YOU’VE FALLEN VICTIM TO THE SCAM, NOW WHAT?

If a resident has fallen victim to this scam and sent money to the callers, they should call the Norfolk Police Department's Economic Crimes Division at 757-664-7018 to file a report. Additionally, please contact the Norfolk Sheriff's Office's Consumer Protection Unit to file a report.

File a Fraud Report

 

Unsubstantiated COVID-19 treatment claims appear on social media platforms

FTC Consumer Alert

Since the pandemic began, the Federal Trade Commission has sent hundreds of cease and desist letters to companies that claimed their products and therapies can prevent, treat, or cure COVID-19. The sellers promoted their products and services through a variety of outlets, including social media.

Social media platforms have played a major role in conveying information about how to help stop the spread of COVID-19. But just because the information is running on a platform you use doesn’t mean it’s accurate or truthful. Right now, no one can afford to take information at face value. Before you act on a message you’ve seen or before you share it, ask — and answer — these critical questions:

  • Who is the message from? Do I know them? Do I trust them? Am I positive they are who they say they are?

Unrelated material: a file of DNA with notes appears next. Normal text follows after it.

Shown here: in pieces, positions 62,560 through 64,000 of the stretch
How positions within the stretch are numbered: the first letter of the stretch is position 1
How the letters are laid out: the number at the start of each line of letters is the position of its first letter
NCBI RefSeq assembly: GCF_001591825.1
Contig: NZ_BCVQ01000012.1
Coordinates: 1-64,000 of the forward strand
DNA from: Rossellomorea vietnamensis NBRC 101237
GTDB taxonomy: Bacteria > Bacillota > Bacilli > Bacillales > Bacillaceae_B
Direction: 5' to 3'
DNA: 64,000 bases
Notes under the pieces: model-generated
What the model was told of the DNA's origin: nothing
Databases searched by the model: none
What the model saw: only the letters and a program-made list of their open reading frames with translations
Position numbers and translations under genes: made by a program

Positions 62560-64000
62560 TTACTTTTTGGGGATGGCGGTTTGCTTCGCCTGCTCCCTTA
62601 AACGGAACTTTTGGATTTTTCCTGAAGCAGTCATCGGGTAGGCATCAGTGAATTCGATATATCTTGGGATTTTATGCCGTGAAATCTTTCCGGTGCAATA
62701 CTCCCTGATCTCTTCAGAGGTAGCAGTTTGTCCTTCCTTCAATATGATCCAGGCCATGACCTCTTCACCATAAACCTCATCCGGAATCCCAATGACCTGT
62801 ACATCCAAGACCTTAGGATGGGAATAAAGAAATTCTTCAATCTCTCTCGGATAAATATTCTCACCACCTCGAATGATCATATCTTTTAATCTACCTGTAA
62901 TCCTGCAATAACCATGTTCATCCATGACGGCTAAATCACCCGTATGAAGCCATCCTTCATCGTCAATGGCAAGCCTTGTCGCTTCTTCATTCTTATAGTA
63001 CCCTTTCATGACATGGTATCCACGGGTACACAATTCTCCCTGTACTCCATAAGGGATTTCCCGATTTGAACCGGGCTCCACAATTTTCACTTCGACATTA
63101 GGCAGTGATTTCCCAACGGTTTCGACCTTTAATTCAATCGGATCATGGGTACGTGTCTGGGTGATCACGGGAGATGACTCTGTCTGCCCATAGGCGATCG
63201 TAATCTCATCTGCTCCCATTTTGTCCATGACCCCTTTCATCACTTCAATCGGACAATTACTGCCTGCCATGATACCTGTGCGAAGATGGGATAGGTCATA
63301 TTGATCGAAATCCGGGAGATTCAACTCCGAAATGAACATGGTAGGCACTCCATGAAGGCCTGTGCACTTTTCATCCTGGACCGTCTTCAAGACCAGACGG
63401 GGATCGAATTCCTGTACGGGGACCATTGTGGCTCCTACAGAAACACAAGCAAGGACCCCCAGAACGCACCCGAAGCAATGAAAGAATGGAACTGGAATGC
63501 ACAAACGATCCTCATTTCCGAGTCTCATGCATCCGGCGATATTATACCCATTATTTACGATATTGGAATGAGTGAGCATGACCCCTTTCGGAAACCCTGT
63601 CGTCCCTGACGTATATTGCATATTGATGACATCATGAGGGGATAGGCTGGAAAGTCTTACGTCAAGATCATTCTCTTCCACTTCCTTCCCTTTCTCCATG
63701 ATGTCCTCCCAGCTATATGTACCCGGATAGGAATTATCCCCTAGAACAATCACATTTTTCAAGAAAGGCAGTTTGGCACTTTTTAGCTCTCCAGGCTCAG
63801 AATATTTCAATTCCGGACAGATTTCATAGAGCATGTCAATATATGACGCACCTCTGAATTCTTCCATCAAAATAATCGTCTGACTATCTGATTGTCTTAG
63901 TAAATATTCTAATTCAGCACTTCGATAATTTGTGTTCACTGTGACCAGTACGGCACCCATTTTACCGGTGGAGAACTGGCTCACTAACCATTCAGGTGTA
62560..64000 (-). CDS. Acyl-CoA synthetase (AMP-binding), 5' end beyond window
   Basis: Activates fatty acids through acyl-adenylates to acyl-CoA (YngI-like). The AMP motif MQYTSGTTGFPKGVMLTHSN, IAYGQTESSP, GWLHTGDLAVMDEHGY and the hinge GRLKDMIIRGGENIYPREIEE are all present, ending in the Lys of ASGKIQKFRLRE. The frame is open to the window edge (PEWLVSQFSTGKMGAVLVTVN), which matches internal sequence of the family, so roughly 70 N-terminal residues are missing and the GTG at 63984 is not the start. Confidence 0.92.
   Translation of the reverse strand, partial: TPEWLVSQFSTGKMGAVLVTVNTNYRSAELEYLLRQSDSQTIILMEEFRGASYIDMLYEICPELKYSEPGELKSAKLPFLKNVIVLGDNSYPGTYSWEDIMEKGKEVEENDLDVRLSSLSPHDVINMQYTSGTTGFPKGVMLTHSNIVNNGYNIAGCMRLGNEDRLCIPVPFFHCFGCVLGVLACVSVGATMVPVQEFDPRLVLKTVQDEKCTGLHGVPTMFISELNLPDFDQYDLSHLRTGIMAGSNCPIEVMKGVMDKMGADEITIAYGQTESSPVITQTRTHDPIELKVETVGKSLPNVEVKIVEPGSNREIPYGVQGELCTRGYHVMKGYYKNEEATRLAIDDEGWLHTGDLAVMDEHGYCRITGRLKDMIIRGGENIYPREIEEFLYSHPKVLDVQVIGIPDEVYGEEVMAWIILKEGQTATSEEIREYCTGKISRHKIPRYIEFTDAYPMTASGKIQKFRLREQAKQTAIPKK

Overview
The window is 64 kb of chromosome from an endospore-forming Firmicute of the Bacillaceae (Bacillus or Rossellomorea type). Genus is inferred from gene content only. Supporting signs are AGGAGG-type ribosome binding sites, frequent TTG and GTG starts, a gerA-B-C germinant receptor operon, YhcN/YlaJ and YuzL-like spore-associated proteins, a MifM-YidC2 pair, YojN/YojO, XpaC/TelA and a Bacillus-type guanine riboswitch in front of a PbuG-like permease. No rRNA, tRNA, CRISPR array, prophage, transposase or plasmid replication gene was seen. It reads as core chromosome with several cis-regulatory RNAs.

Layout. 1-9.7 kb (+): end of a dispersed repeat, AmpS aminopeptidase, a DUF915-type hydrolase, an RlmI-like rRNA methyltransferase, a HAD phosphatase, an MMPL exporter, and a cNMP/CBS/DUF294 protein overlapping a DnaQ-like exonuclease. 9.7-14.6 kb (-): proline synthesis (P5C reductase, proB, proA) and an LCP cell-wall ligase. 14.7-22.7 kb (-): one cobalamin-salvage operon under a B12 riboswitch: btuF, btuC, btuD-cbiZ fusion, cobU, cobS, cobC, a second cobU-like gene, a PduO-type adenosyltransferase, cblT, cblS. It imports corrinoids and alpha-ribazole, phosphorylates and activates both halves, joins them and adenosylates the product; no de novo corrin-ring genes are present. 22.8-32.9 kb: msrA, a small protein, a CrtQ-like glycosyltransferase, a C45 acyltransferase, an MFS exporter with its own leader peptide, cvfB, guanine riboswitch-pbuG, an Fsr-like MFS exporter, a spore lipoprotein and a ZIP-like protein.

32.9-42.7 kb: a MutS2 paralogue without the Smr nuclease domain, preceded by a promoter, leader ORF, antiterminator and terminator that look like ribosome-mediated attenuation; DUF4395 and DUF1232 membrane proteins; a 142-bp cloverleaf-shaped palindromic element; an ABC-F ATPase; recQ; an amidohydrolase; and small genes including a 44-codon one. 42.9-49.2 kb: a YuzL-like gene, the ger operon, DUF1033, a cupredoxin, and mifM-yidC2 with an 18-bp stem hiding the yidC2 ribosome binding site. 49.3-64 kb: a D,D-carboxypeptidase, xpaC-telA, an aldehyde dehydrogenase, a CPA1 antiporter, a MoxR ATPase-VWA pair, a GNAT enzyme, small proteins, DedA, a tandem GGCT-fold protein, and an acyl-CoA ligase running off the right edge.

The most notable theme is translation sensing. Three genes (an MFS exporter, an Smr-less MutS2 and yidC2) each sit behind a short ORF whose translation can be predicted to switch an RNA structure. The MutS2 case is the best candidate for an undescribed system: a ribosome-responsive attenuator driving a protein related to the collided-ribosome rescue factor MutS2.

• What do they want me to do? Just know something — or are they trying to get me to act in some way? Do they want me to buy something, download something, or give up personal info?
  • What evidence supports the message? Use some independent sources to fact-check it — or debunk it. Maybe talk to someone you trust. But always verify, using a few additional sources. Once you’ve done that, does the message still seem accurate? Approaching information by asking and answering these questions can help you sort out what’s helpful…and what’s a scam. So, for example, if the message is about a treatment or cure, you know where to go: Coronavirus.gov.

Bottom line: when you come across information, stop. Talk to someone else. Focus on whether the facts back up the information you’re hearing. Good, solid evidence will point you in the right direction. Then decide what you think and what you want to do with the message – pass it on, act on it, ignore it, or roll your eyes at it. And if you suspect a scam, tell the FTC at ReportFraud.ftc.gov so we can shut the scammers down.


November 18, 2021
by Colleen Tressler
Division of Consumer and Business Education, FTC